The last post mentioned it was going to rain and rain and rain while we were at Crystal River celebrating my birthday. Upon checking into our motel, we walked out to the dock – where the boat should have been – and saw the results of tropical depression rain + high tide = coastal flooding. Yikes!
That just doesn’t look like a safe place to dock a boat. As I was surveying the flooding, I saw the owners were trying to grow some tomatoes and didn’t remove them before the water encroached. It’s more like hydroponics now!
Eric thought it would be fun to swim in the ‘natural’ springs and jumped into the water. Nope, no way was I going to do that, nada.
And then he jumped into the motel’s pool, which is filled by a nearby diverted spring. Look at that form! The water is the same temp year around 72 degrees F – that’s cold for some of us (mostly me, ha!).
The high water also made it easier to spot manatees. Lots of people pay money for an excursion in the springs for this to happen. Here I could look over the edge of the floating dock.
The ducks seemed to like the area around the floating docks also. These guys hung around quite a bit.
We were never in any immediate danger from the flooding. The following morning when the tide changed (and the rain stopped and the tropical depression moved further north) the docks were back to normal.
Right behind our room (literally out the back door) is the King’s Bay River Walk. While I’ve mentioned it in previous posts, the city leaders continue to expand and enhance the walkway.
Naturally, along the way they showcase the manatees of which this area is known.
They have also done a good job with adding some flowering plants along the way.
But they have these amazing totem poles which kept drawing your back to find more animals. I’ll tell you right now, while I’ve seen them before, they never really drew more than a glance from me. But with Eric along, he could help identify 99.99% of the carved animals and it became a contest – he won.
And yes, the ones that have some paint/stain defining the animal life made a difference for me. They could be a scavenger hunt!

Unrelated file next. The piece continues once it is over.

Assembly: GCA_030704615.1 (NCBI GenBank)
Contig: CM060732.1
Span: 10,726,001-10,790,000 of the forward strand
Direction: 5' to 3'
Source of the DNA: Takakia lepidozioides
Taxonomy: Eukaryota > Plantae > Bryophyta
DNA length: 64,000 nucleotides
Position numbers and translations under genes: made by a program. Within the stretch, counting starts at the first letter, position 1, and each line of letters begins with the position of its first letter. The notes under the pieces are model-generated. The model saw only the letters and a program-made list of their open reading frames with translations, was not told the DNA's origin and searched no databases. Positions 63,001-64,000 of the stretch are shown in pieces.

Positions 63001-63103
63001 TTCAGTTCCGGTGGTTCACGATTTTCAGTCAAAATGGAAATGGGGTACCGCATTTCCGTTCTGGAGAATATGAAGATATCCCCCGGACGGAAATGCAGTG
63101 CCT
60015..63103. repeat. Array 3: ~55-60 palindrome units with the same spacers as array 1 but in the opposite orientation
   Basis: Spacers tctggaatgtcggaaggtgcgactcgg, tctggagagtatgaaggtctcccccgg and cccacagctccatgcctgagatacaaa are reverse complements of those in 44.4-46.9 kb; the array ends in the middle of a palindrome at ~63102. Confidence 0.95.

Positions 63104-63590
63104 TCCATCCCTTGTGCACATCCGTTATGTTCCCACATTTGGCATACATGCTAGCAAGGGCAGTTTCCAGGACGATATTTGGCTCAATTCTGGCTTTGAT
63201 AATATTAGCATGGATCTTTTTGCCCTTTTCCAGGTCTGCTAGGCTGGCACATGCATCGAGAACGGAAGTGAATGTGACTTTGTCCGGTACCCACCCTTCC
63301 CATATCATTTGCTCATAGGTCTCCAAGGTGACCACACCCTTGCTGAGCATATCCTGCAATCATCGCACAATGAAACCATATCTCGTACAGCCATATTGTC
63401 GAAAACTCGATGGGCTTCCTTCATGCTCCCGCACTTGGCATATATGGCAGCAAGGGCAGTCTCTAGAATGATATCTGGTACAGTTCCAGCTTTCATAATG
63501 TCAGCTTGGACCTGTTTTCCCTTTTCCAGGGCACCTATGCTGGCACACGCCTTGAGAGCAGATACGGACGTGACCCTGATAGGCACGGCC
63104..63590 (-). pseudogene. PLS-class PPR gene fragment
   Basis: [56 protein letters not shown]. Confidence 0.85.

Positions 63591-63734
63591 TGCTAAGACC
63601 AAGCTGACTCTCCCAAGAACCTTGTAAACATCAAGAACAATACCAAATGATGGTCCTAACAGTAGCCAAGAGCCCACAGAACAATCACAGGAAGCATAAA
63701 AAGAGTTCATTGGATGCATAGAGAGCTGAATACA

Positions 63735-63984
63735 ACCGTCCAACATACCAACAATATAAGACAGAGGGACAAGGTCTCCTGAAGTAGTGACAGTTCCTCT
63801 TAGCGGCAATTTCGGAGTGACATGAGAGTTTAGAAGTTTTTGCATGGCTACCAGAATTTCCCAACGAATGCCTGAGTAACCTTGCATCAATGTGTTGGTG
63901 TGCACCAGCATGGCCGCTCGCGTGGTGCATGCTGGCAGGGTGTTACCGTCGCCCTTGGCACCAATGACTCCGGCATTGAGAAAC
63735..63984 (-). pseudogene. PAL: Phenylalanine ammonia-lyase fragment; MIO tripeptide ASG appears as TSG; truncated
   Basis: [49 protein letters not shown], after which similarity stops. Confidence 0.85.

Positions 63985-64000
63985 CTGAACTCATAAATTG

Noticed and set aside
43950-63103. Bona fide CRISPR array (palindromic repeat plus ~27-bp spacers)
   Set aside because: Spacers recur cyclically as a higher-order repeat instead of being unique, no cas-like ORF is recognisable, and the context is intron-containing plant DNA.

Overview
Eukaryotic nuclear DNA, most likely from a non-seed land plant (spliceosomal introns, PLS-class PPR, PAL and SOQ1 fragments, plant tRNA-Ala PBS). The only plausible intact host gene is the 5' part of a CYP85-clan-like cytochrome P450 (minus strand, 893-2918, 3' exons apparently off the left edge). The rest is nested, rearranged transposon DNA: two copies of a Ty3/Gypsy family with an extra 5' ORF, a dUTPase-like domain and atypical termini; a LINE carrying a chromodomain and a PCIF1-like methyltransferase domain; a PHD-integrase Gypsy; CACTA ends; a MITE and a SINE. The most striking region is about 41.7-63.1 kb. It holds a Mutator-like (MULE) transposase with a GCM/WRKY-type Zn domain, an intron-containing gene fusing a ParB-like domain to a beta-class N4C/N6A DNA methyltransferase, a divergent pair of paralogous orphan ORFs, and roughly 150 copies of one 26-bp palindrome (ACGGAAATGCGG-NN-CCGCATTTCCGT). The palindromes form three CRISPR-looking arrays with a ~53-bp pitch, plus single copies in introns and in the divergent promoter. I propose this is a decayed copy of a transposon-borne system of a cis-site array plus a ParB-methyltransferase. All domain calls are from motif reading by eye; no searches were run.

Behind the Kings Bag Lodge is a crab trap operation and restaurant. Hundreds upon hundreds of crab traps are sitting in a nearby lot. Here you see old crab traps (still in use) along with the newer coated-metal traps.
Totally didn’t see the artistry in this shot, until we got home and I was culling the extra photos. I like it.
Although Adrienne departed early Monday morning to head back, it looked like there could be a ‘window’ for fishing the next several days. Eureka! We stayed two more nights.
Eric also got up (somewhat) early on Monday and went home to pick up the boat. Ultimately the weather Monday afternoon did not cooperate, so we found a new place to pick up some seafood. Eric got to use his culinary talents again. Poached local shrimp and grilled Grunt with bread crumbs was very delicious!
FINALLY……………Tuesday morning we could take the boat out into the Gulf. There was a bit of green (rain) we needed to keep an eye on, but it was worth the chance.
Man – there is no one on the water. Plus, no wind, the water is like a sheet of glass – smooth boating.
We had a good day catching fish. Eric caught this nice trout while apparently I had the knack for catching mangrove snapper. Fish caught (top to bottom): two sand perch, six mangrove snapper with Eric’s seatrout holding the bottom spot.
The snapper made a good meal that evening, along with rice. Lately, Eric has been cooking fish whole (for himself) while ensuring I had boneless fillets for my meals.
Yeah! we are able to have another day of being on the water fishing until chased off by this storm mid-afternoon. Even though north of us, it was getting too close for comfort. Don’t want to ruin a birthday getting struck by lightening!
It didn’t prevent us from bringing in a nice haul of fish that day.
When making birthday plans months ago, we had no inkling of the state of our world that was to come. However, you make the most of what you’re dealt. Take lemons and make lemonade.